I came across a funny, smart article called “A guide to the market oligopoly system”, which is a piece by Felix Salmon that uses a drawing by the artist William Powhida to deconstruct the complexities of the American art market.
It makes interesting reading, particularly the part of the pyramid where locales are listed on a scale from Topeka to New York, where he notes “the value of a work of art is to a very large degree a function of the city where it’s being sold. New York’s at the top of the heap (or, to be precise, Manhattan); Berlin punches well above its weight; Paris, the erstwhile center of the art world, is conspicuous by its absence.”
It suggests that Toronto, which I would put on par with Philadelphia or Seattle at the lower end of the scale, is a small market that determines the fate of its artists. It’s a bit of a double-edge sword for artists: Do they wallow in relative obscurity in a small going-nowhere market like Toronto (or all of Canada, for that matter), but where they can teach and have the support of government grants and artist-run centres and have a decent quality of life, or do they dive into the overpopulated, over-competitive waters in New York or London, where they also risk obscurity (and, likely, poverty)?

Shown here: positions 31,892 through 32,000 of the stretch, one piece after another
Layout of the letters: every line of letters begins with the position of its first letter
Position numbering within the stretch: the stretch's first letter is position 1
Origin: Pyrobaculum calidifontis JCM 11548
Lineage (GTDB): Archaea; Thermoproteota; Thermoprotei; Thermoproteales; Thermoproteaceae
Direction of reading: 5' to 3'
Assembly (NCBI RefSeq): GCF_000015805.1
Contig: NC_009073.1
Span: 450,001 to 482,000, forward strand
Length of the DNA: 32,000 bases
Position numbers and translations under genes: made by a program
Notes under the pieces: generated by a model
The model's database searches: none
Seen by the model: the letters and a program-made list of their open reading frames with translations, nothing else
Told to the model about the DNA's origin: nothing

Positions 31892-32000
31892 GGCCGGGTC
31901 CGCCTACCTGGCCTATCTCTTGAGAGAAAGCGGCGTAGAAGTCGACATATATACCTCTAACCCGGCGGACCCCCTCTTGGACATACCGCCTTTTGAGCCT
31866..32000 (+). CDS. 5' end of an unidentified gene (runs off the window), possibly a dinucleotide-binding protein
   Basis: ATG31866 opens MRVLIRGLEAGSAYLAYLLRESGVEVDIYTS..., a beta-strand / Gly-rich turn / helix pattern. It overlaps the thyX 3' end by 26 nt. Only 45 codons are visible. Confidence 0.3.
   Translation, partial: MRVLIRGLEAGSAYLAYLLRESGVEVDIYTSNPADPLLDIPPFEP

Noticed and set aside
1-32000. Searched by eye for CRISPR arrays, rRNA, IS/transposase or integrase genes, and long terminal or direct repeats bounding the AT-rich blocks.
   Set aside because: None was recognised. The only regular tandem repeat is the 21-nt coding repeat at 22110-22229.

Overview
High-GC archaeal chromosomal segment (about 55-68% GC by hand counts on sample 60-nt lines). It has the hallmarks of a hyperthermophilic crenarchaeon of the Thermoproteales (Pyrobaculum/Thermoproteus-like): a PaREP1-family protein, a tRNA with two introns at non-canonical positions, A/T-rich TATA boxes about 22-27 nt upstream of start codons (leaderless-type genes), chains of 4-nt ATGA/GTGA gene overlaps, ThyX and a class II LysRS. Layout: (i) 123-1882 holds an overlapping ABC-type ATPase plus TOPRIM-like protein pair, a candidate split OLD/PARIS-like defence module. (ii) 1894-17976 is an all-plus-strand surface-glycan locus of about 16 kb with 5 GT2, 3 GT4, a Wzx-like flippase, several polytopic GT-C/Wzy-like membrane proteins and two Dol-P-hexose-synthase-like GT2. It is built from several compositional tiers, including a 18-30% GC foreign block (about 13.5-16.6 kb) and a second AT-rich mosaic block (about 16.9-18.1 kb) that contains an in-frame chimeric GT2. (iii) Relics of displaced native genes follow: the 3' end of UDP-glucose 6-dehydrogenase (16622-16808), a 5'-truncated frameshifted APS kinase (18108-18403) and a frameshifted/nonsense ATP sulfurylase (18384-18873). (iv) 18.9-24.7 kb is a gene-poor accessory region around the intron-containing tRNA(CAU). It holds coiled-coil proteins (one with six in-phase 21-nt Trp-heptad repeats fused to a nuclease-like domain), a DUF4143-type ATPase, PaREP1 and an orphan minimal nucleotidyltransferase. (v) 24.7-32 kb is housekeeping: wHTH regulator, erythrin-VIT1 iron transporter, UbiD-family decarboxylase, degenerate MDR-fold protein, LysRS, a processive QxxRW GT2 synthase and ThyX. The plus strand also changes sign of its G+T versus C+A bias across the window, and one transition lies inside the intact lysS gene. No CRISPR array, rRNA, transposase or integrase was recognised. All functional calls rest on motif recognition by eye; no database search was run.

I’m thankful for the excellent, world-class artists who have decided to remain in Canada. Though they may never achieve super-star status, we need and appreciate them.
Read the full article, HERE.
Oh, and Happy New Year! See you in 2011.